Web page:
There is a certain perverse beauty in the Roadmaster Mt. Fury, because it's an utterly pure expression of Bicycle-Shaped Objectivity. It could be bought for $48 at Walmart (but it's not offered anymore the last time I checked). You can't ship a shoebox to the Far East for less than that kind of money, let alone a 40ish pound bicycloid. Yet they could acquire all the materials and components, weld it up, paint it, partially assemble it, ship it from China to a US port, truck it to a distribution center, dispatch it to a retail store, finish assembling it and then presumably sell it for a profit, for about the same retail price as ten pounds of bacon. Even the damned souls who work at Walmart could just about buy one with a single day's take-home pay. It's beyond remarkable. It's crossed over into plain weird.
The thing is so cheap that it can't afford to imitate a respectable bike, so it just tries to pass for some kind of bike. And unlike a $199 double boinger, it almost succeeds in being some kind of bike (albeit a really terrible one). The Mt. Fury transcends class and geography, having been taken in by comfortable suburbanites, privileged children, rural peckerwoods, hardbitten inner-city slave commuters, and homeless bums alike. Anybody who simply doesn't understand that a bicycle can't be bought for $50 brand new is almost equally likely to wind up with one. (Or they were, before it went out of production.)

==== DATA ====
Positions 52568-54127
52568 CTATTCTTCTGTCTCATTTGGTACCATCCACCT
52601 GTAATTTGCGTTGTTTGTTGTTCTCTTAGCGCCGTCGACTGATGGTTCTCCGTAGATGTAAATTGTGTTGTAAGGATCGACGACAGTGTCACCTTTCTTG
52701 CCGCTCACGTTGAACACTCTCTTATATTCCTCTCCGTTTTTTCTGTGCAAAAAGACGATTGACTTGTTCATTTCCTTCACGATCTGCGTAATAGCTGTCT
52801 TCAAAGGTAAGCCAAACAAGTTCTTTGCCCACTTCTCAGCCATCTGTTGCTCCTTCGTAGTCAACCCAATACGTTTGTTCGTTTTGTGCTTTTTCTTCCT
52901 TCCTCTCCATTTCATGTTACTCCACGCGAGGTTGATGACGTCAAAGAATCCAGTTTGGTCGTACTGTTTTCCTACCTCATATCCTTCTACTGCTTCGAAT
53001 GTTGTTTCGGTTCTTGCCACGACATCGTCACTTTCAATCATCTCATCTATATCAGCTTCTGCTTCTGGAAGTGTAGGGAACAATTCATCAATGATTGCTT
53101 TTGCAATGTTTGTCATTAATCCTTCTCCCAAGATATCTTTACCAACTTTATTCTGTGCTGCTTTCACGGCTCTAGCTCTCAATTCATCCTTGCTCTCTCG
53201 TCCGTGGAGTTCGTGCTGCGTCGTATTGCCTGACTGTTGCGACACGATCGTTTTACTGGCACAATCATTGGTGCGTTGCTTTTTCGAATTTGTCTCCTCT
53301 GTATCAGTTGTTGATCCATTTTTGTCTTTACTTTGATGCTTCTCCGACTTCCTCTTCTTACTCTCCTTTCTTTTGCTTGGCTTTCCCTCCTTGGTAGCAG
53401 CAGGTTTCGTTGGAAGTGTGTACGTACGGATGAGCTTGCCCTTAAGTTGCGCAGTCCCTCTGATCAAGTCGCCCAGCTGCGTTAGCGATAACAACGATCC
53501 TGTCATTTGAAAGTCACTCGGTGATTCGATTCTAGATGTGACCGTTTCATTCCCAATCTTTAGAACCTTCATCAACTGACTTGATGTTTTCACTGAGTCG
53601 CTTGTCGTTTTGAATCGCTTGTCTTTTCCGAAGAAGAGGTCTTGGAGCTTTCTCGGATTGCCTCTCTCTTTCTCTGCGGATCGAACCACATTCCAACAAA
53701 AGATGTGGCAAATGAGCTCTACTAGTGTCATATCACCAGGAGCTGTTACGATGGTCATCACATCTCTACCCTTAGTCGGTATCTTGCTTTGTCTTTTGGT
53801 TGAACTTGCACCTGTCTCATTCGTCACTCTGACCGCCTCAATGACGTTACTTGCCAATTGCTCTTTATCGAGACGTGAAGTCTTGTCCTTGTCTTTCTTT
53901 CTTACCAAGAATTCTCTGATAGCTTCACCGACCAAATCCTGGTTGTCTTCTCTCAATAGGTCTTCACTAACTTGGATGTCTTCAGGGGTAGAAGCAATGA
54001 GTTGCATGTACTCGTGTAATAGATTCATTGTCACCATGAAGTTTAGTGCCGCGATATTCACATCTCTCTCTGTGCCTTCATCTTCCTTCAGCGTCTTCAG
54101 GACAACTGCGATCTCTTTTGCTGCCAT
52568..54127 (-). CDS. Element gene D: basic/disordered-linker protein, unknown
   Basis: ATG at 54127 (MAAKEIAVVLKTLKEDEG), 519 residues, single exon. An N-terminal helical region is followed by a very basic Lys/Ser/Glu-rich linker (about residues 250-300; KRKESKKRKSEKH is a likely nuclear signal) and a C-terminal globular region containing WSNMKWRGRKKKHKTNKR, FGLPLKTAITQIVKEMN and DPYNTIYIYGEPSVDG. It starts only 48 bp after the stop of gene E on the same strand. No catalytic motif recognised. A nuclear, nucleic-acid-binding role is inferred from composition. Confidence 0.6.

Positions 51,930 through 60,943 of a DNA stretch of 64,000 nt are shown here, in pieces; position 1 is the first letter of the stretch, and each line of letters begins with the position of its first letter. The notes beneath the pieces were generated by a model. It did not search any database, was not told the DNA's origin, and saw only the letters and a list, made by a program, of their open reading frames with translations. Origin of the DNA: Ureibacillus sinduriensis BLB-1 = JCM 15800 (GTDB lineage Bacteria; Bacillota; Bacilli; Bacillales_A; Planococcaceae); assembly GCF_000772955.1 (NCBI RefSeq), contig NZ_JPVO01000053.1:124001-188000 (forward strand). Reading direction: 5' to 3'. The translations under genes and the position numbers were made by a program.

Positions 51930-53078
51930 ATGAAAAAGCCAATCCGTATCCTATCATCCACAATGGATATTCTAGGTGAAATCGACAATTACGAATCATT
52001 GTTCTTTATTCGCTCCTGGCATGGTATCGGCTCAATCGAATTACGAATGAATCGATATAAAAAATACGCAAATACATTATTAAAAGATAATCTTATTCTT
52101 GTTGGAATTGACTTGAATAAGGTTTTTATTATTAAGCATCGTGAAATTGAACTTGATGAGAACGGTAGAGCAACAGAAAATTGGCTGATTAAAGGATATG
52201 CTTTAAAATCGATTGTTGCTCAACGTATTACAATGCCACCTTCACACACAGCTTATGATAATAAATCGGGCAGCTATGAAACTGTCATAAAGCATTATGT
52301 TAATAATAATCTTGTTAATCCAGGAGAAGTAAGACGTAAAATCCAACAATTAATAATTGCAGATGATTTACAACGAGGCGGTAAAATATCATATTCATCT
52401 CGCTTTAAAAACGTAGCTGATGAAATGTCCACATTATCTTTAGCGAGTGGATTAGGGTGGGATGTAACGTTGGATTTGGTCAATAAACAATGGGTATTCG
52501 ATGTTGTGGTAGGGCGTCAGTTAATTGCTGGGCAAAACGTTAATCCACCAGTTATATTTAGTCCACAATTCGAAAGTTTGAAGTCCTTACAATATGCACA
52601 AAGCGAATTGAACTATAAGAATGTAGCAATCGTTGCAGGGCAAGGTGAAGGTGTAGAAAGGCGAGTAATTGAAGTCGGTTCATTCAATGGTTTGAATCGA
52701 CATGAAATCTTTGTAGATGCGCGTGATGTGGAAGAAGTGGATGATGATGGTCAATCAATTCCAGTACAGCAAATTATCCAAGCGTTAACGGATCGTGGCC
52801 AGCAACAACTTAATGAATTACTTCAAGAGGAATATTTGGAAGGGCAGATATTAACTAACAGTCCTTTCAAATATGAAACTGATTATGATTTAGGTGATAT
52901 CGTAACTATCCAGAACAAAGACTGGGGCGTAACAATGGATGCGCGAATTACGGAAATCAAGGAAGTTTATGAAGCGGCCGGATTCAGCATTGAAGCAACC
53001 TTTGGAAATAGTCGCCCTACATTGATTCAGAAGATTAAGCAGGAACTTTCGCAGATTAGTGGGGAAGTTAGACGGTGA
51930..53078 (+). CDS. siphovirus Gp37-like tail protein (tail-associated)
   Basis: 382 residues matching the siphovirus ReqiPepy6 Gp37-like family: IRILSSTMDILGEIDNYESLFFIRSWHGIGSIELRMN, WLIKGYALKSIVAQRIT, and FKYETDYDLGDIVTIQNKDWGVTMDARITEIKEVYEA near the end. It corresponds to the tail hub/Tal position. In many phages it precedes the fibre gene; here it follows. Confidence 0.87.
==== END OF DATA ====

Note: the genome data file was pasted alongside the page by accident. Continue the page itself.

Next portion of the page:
Carl Fogel over at Usenet's rec.bicycles.tech bought one and rode the hell out of it, even though he already owned a real bike. I think he was entranced by the economic magic trick the Mt. Fury represents. But he wrote a series of reports